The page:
CFO, Seize Your Role as Catalyst and Strategist

CFO, Seize Your Role as Catalyst and Strategist
The role of the chief financial officer (CFO) is changing rapidly. The cliché of the old-fashioned Chief Financial Officer as an ‘accountant who only looks back’ has long since ceased to apply, but the issues the CFO needs to deal with have expanded to such an extent that new competencies are required of him or her. The authors identify five focal points for CFOs who want to develop their role as catalysts and strategists.

CFO Annemiek van Melick of insurer NN rightly observes elsewhere in this magazine, ‘The role of the CFO is broadening, from pure financial steering and reporting to measuring and monitoring non-financial targets, such as the net zero ambition or male-female ratios.’

> See also: Annemiek van Melick: ‘You Cannot Satisfy All Stakeholders All The Time’

Strategy, risk, compliance, sustainability, innovation, and digitalization are just some of the topics on the CFO's agenda today. A modern CFO can (or rather, must) fulfill four roles: that of strategist, implementer, steward, and catalyst.

> See also: 'The CFO: strategist, implementer, steward or catalyst?

From steward to strategist
Traditionally, the CFO devotes attention and energy primarily to the role of executor and steward. The focus is on being compliant and on mandatory reporting. This is reinforced by the enormous pressure on new reporting requirements such as the Corporate Sustainability Reporting Directive (CSRD). The broadening of the function means that the roles of catalyst and strategist also become increasingly important. As catalyst, the CFO influences behavior within the organization: he or she ensures that compliance is widely supported and that organizational goals are achieved. As strategist, there is more looking ahead. With this the CFO plays a supporting and advisory role with an eye to long-term goals and organizational change.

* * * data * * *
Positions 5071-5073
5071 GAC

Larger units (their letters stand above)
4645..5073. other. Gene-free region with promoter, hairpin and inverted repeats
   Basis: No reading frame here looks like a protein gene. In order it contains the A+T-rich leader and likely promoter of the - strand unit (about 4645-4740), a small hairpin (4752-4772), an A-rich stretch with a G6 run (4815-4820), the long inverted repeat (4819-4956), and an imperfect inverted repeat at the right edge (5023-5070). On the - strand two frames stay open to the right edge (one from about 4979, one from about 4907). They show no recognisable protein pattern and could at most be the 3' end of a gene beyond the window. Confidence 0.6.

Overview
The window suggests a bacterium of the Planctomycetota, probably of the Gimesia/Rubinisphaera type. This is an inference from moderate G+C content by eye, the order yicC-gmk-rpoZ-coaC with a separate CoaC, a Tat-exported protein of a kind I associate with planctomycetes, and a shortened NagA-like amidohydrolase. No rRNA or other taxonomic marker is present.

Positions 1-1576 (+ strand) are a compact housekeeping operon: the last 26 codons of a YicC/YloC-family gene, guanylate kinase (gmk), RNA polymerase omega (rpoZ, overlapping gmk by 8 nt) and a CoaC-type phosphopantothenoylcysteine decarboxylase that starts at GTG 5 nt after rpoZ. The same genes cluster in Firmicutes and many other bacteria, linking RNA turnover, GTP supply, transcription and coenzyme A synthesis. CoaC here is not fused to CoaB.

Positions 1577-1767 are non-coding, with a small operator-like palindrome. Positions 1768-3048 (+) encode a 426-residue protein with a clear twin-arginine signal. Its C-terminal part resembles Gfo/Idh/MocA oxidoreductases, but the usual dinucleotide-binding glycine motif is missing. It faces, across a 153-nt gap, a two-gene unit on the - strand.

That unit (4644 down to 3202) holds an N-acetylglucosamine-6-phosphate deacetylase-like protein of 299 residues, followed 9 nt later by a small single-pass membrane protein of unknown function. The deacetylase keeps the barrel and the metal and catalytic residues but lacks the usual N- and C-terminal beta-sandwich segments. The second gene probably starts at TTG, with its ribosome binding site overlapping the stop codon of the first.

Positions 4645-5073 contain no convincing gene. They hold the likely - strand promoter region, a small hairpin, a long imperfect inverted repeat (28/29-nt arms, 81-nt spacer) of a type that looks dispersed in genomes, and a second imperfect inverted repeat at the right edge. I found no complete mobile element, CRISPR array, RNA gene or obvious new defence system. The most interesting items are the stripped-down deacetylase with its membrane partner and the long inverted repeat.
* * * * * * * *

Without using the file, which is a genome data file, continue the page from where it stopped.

The need for broadening stems mostly from a number of ‘external factors’ that affect the CFO and the organization. First, these are the economic as well as the social context. The CFO too has to deal with the relatively large uncertainty of macro-economic and geopolitical factors: the consequences of pandemics and war, looming recession, rising interest rates, rising inflation, high energy prices, a (looming) new banking crisis, a tight labor market. Society and politics are also changing markedly and with increasing frequency. Public opinion forces companies to take firm action. The government and politicians are making demands in areas such as ESG criteria. Companies are expected to assume their social responsibility, for example in the field of (financial) health or sustainability.

The more digital, the more the CFO comes into his or her own